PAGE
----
In recent years, rising freight costs and data complexities have been ever-increasing areas of concern for companies that rely on the estimated $250 billion global Freight Forwarding industry. While we’ve seen some relief in the price of oil in the past several months, prices have steadily risen since 2004 (see chart below), and the cost of freight being largely dependent upon the cost of transportation has been creeping up and up in kind. But the challenges for companies that incur freight charges in their invoices do not stop there. Yes, fuel costs have generally been on the rise – but with such high prices, any fluctuations (of which there are many) mean that freight quotes are riddled with complexities that all parties within a supply chain must contend with.
10 Year Historic Trend for Crude Oil
There is extremely low visibility when it comes to forecasting future freight costs, and freight cost verification in itself is vulnerable to process and human errors. It is not an unusual occurrence that, due to insufficient freight audit processes that have not been able to accurately detail freight charges across the supply chain, organizations have overpaid for services that they did not incur, and suppliers have not been paid for services they’ve rendered.
The Complexities of Freight Audit
Freight is undeniably an extremely complex payable, and something that cannot be managed at all effectively without specialized processes and tools. To begin with, forwarder freight rates are normally maintained in numerous spreadsheets, and each freight forwarder that an organization deals with will usually have a different freight rate format for each customer. Organizations must calculate freight rates manually, and, if the customer has literally hundreds of shipments a month as is most often the case, this task becomes almost impossibly challenging to complete with any certainty of being accurate. It is the unfortunate case that many organizations simply do not have the processing or manpower to calculate all the freight invoices that they are issued, and, as a result, they may often find themselves having to resort to random sampling of invoices to check if the sample invoice is billed correctly.
So, aside from the sheer volume, what is it that makes freight invoices so complex? Well, freight invoices, like most other complex payables, are normally characterized by:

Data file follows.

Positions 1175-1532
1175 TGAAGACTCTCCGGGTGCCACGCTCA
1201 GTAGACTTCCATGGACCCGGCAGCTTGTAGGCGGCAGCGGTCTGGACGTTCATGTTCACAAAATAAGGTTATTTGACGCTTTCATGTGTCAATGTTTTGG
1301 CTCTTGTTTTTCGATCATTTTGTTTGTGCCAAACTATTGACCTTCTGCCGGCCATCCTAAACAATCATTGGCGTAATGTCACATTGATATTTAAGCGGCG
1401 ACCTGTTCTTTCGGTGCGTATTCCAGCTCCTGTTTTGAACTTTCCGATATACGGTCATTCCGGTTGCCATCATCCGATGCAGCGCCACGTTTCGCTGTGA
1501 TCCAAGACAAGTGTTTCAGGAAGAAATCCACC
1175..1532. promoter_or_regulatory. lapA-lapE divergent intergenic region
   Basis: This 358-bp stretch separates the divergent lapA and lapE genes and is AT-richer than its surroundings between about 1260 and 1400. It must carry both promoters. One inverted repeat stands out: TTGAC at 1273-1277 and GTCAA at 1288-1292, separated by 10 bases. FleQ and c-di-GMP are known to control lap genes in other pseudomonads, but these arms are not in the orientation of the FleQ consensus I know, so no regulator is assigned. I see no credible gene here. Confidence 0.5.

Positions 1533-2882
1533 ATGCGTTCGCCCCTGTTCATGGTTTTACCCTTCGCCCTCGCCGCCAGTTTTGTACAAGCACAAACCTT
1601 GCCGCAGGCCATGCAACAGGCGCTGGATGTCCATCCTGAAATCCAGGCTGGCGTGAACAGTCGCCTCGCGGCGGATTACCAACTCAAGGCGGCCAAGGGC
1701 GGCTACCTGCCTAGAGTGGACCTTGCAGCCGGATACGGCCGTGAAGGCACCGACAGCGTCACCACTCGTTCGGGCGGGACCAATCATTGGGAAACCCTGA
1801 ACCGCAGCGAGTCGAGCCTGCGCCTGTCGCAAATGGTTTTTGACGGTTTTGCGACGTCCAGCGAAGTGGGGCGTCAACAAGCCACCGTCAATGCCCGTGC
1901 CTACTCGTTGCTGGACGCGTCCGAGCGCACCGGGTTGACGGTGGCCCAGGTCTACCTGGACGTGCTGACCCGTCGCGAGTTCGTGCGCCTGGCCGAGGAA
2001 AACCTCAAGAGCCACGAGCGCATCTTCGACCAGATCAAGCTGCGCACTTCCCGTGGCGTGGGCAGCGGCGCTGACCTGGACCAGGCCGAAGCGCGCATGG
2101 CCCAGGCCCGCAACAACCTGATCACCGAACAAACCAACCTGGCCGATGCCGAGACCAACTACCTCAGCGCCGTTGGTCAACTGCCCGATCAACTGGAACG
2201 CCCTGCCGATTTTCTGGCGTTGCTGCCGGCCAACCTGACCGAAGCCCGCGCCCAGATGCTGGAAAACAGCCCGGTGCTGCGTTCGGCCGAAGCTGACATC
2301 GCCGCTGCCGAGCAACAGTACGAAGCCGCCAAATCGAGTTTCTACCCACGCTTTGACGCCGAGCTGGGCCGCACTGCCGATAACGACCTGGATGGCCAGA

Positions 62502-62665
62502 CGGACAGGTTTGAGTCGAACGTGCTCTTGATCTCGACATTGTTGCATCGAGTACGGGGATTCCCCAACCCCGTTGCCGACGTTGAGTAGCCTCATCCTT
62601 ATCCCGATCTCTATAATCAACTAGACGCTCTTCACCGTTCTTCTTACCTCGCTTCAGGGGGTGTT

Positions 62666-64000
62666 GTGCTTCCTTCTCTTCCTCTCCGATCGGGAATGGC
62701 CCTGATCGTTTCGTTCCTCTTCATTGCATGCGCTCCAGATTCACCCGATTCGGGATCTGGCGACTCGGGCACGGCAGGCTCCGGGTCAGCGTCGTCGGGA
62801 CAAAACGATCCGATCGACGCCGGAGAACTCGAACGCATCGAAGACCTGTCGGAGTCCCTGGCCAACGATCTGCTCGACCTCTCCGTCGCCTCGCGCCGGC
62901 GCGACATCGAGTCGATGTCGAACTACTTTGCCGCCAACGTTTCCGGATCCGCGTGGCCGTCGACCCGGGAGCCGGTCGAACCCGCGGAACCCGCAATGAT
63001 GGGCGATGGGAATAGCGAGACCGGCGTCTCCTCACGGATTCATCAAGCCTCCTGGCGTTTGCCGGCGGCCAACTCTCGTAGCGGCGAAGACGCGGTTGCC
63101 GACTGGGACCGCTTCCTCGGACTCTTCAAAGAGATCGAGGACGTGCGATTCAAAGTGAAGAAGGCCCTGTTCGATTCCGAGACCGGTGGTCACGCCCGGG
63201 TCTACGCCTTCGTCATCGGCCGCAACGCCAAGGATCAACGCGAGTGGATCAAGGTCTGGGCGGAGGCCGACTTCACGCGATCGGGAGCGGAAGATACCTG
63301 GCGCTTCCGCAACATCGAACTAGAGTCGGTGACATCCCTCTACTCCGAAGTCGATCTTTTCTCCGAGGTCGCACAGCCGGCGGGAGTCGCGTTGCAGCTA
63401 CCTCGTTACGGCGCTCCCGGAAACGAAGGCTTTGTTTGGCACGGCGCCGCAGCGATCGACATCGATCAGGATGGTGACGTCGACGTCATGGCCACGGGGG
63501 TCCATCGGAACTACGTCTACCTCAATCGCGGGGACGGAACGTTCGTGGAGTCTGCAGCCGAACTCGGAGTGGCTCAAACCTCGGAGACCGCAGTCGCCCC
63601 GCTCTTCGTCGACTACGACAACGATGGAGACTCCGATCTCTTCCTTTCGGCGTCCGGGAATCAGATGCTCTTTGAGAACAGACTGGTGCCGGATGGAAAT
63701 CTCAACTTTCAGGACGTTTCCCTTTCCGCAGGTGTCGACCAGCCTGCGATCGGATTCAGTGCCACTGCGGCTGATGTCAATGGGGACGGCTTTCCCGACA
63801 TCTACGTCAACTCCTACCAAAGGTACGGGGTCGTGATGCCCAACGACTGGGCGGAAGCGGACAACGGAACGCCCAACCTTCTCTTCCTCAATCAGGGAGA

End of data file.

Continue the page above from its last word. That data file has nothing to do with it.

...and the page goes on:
- High error rate – freight invoices are notorious for containing overcharges and errors.
- High complexity – freight invoices contain multiple charge items and other supporting documentation.
- Complex contracts – charges are tied to contracts that are often complex and vary from invoice to invoice, which increase the difficulty of the audit process.
- High value content – freight invoices contain important data that, when converted into actionable business intelligence, can be extraordinarily valuable.
- Special requirements for specialized processes – the high complexity of freight bills means that highly specialized systems are required that can be configured to meet an organization’s accounting, audit, and business intelligence needs.
- Disconnected payment process – traditional (static) payment processors (banks, cards, etc.) are unable to comprehend variability in payment terms based on freight data, and while invoices may change multiple times, the payment remains static, creating over or under payments on a recurring basis.
While it is true that some larger corporations do have the in-house manpower and resources to handle and perform freight audits themselves, the lengthy and tedious efforts required still often result in the process being much more expensive than what an outsource vendor could provide for the service.
Research conducted by inboundlogistics.com found that freight costs can make up to 10% of an organization’s expenditure. As a consequence of these rising costs, more and more organizations are becoming proactive in controlling their spend, and are outsourcing the freight auditing process to freight audit specialists.
Freight auditing is a very important, though often misunderstood and certainly under-optimized part of the supply chain. Cost cutting should be and is a motivator, especially in the current state of the economy, and when overcharges are continuously being ‘smuggled’ into freight bills, a better freight bill auditing process is an opportunity to provide significant cost savings, higher visibility, and release more valuable business intelligence across the supply chain. While elements of freight audit and payments are automated, the entire system is not automated end-to-end, and the payment process is entirely disconnected.